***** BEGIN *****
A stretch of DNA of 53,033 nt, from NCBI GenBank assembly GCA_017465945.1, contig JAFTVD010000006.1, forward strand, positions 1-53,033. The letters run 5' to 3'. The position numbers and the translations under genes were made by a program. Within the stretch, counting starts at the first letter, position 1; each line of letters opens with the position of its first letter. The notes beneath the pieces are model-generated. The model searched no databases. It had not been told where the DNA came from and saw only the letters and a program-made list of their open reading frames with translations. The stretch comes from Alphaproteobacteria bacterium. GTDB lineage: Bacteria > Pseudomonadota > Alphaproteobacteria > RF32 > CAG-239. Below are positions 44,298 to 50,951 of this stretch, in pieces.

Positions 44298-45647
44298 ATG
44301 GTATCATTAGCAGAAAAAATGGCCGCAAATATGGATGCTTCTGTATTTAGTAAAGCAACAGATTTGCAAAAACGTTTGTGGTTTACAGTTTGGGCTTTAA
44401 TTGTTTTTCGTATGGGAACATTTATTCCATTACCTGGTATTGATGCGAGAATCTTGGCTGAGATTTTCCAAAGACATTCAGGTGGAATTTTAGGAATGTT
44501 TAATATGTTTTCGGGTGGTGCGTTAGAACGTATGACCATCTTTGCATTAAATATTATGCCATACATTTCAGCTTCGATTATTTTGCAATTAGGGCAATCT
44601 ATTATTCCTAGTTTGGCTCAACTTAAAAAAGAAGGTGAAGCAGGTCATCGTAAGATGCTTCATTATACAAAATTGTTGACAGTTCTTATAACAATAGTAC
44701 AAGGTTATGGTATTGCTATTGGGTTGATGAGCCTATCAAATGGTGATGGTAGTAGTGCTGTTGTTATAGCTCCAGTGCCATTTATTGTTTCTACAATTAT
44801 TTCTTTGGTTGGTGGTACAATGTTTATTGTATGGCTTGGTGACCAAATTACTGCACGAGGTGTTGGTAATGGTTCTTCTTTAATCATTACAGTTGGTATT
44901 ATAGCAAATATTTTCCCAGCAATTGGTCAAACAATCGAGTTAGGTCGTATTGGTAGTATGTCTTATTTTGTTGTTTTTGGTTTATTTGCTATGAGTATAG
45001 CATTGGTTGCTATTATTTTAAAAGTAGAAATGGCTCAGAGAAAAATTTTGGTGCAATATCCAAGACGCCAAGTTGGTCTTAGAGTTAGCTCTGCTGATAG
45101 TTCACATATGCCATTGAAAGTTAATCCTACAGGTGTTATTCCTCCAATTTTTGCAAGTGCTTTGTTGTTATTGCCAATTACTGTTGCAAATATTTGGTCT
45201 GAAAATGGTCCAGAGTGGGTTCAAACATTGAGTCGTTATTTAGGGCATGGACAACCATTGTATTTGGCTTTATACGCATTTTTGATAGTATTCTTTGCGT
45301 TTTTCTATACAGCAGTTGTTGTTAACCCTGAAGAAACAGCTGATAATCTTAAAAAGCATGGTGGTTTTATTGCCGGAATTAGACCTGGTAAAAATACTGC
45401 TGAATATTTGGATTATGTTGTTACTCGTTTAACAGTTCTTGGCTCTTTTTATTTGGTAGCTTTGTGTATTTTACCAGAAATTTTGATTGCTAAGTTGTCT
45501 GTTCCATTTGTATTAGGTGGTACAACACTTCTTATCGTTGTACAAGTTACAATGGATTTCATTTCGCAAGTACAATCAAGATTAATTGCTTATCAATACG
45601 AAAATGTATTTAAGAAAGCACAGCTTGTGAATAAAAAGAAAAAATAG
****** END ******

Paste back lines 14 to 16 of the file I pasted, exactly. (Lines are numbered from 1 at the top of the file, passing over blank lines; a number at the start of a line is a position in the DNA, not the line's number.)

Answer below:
45301 TTTTCTATACAGCAGTTGTTGTTAACCCTGAAGAAACAGCTGATAATCTTAAAAAGCATGGTGGTTTTATTGCCGGAATTAGACCTGGTAAAAATACTGC
45401 TGAATATTTGGATTATGTTGTTACTCGTTTAACAGTTCTTGGCTCTTTTTATTTGGTAGCTTTGTGTATTTTACCAGAAATTTTGATTGCTAAGTTGTCT
45501 GTTCCATTTGTATTAGGTGGTACAACACTTCTTATCGTTGTACAAGTTACAATGGATTTCATTTCGCAAGTACAATCAAGATTAATTGCTTATCAATACG